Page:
THIS Is The Best Time To See November's Magical Meteor Storm!
7 November 2017, 11:56
Put this time and date in your diary!
This time of year brings us so many astrological treats.
We saw the big, bright Beaver Moon at the weekend - the second supermoon of the year - and only recently we experienced the Orionid meteor shower, where as many as 20 shooting stars an hour were seen across the UK's skies.
And the best news is, if you missed the abundance of shooting stars (or enjoyed the phenomenon so much you wish you could see it again), there's another meteor shower happening later on this month!
This time, we will be welcoming the Leonids - so called because the meteors emerge from within the constellation Leo.
And according to Space, the Leonid meteor shower is "responsible for some of the most intense meteor storms in history."
Experts say that the optimum time to witness this is midnight on Friday 17th November, with a chance that if it's a clear sky they could continue to be seen into the early hours of Saturday, before sunrise.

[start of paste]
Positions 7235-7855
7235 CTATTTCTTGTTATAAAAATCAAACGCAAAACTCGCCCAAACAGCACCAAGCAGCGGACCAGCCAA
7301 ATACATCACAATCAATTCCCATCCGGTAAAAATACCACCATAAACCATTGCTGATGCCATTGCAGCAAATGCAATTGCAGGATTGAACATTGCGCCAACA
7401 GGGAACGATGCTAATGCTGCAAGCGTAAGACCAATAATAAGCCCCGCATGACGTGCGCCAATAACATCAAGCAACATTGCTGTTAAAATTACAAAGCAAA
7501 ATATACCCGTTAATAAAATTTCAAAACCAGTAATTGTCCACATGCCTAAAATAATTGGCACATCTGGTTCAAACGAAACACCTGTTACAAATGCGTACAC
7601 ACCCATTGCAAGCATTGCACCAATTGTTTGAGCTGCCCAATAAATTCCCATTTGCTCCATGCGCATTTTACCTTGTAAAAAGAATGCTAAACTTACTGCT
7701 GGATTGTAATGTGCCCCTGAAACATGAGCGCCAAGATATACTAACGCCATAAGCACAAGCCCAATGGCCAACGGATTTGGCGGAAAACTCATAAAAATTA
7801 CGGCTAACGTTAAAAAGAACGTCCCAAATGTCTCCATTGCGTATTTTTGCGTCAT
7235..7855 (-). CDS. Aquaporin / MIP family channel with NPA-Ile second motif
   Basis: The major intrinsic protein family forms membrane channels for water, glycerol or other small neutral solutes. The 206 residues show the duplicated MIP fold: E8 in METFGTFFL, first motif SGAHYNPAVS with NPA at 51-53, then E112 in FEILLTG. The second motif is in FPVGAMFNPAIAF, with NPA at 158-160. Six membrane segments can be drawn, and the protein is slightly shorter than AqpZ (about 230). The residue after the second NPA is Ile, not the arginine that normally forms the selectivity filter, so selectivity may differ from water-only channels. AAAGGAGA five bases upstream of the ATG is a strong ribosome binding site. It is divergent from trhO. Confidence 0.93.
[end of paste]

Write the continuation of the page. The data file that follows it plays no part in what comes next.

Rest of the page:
Last year the Leonid meteor shower was barely seen due to a near full moon causing too much lunar light. This year, however, the Leonids will be present around a new moon, so the sky will be considerably darker, providing excellent viewing conditions.
Despite the meteor shower coming from the Leo constellation, NASA meteor expert Bill Cooke has revealed that you should look in any direction to see the shooting stars - and actually too much focus on the origin could mean you miss the larger, more spectacular meteors.
You don't need any fancy equipment to see the Leonid meteor shower; providing you are in a big open space with little light pollution, you should be able to get a great view. Apparently if you lay flat on your back and look straight up at the sky, this will give you the ultimate experience.
Just make sure you're well-layered before heading out to lay on a cold (and possibly damp) field!
Happy star gazing!
WATCH: Amanda Holden Mocked For Research Fail During Tim Peake Interview: